Sunday, October 16, 2005

James Bond: Think Another Day

How slow can you think?


It seems there is a new James Bond on the horizon. A fellow by the name of Daniel Craig. Never heard of him before -- but that might be a good thing.

The last James Bond movie I watched was "Die Another Day" (2002) with Pierce Brosnan and Halle Berry. I got the ticket cheap.

Do you remember the movie? Early in the show, he is imprisoned by the North Koreans. Two or three years later, he either escapes or is recovered through a prisoner swap. Unlucky for him, M is convinced he gave information to the Koreans. The British are holding him in a medical facility, and it's clear that M won't be playing nice with him.

In order to escape, while laying still on the hospital bed, he begins to slow his heart down. Flashbacks tell us he put his time in the Korean prison camp to good use by teaching himself how to stop his own heartbeat. After a few minutes, be brings his heart to a stop and the monitoring equipment shows that he is flatlining. This triggers an alarm, so the medical staff come running into the room. When they get close enough to him, he hits the doctor, overpowers everybody in the room, and makes good his escape. Whadidya expect?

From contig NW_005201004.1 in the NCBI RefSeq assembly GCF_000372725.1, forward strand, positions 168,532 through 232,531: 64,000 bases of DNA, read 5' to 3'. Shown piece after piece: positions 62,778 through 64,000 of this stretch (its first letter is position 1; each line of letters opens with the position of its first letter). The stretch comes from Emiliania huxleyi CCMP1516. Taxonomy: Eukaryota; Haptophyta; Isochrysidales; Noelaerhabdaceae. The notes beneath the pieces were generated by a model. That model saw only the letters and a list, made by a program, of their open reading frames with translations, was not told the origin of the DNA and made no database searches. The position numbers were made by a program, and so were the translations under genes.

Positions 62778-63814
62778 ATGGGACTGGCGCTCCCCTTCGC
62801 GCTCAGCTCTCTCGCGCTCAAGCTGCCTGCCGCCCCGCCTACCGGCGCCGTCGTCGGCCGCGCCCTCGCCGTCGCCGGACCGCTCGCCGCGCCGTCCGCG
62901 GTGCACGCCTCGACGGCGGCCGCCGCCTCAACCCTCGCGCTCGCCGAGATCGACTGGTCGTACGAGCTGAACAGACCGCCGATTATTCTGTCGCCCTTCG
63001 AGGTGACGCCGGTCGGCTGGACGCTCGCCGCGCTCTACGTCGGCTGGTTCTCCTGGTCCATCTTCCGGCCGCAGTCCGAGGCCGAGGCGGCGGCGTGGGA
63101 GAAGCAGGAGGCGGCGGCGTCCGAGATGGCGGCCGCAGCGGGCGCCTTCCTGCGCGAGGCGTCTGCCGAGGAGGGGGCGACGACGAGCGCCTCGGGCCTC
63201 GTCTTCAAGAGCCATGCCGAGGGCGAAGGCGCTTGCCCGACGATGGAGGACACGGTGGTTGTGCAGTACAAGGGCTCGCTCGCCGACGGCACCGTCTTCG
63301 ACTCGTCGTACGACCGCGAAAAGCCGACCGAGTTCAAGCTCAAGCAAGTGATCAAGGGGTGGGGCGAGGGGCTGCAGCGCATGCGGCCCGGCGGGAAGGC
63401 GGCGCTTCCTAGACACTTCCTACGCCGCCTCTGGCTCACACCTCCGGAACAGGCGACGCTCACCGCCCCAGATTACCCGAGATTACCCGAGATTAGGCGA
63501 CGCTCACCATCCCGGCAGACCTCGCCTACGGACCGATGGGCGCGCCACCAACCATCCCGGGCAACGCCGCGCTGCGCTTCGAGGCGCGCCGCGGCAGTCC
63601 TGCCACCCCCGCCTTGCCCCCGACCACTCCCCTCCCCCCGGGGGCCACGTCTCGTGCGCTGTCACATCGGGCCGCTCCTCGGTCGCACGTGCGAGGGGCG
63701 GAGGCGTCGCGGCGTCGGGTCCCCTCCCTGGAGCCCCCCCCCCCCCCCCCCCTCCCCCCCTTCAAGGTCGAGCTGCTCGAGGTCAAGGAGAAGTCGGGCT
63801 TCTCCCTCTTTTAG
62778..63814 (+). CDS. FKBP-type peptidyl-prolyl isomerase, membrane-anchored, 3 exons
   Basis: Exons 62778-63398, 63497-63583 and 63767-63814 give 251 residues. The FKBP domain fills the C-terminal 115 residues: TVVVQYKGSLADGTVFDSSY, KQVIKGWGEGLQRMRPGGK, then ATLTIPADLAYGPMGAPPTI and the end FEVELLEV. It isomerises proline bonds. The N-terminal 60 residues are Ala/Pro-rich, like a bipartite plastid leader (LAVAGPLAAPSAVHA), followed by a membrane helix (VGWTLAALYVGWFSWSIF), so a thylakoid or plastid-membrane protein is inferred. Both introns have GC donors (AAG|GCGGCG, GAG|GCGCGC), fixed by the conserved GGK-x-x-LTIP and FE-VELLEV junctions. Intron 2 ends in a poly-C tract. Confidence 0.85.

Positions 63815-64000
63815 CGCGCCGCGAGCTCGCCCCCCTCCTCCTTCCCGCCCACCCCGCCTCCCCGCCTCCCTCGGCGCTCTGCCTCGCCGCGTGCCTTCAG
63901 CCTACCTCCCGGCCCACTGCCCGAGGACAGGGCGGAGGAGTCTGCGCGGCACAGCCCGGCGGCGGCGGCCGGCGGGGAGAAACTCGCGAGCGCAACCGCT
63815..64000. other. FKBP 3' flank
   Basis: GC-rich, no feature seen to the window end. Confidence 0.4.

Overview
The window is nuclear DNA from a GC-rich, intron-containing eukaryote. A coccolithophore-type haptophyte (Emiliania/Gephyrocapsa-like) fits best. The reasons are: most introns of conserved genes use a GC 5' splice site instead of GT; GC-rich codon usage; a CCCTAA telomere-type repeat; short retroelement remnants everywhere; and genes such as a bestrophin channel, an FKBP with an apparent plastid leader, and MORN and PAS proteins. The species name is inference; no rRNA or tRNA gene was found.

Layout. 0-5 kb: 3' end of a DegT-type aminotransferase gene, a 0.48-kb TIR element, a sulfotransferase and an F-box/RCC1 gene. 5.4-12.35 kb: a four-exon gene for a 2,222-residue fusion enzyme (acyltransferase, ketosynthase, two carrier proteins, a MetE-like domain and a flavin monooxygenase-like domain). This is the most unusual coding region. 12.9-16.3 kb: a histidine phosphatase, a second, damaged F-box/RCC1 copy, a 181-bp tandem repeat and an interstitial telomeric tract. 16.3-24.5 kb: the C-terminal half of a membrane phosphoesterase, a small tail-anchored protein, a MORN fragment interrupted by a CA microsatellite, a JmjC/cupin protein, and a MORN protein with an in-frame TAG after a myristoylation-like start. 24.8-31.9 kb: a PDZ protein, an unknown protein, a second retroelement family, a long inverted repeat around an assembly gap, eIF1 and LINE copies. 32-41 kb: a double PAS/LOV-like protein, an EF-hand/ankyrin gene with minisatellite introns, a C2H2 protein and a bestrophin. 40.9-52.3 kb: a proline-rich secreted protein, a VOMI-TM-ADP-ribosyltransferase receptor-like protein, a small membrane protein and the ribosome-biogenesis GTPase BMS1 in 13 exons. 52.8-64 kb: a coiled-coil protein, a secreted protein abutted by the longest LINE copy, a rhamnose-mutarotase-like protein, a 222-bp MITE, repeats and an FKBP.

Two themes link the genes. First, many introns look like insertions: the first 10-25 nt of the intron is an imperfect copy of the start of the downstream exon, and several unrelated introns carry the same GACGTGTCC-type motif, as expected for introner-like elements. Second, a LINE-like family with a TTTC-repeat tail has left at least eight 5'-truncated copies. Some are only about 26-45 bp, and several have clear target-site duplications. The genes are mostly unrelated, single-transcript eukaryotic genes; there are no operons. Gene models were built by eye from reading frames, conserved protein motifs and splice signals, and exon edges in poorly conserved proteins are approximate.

When I was a kid, I had heard about yogis would could do things like that. They could stop their hearts, then revive themselves hours or even days later. I always thought that was cool. From the age of 13, I wanted to be able to do that. Several decades later, I still haven't figured out how.

So, you would think that I would have been impressed with James Bond having mastered the art of heart stoppery, wouldn't you?

Except I wasn't.

I did find it funny though.

The first reason I found it funny, was because it seemed to have been ripped off of the Flint movies from the 60's with James Coburn. There were at least two: "Our Man Flint" (1966) and "In Like Flint" (1967). The Flint movies were a spoof of the Bond films. What was kind of funny to me was that Derek Flint, the American answer to Bond, could stop his heart at will. And he had a funky little watch gadget that would somehow help him reactivate his pulse at a pre-determined time. At one point, I think he used it to survive a gas attack. He stopped his heart so he wouldn't breathe poison. So here was Bond ripping off Flint, who was spoofing Bond. That's a little funny.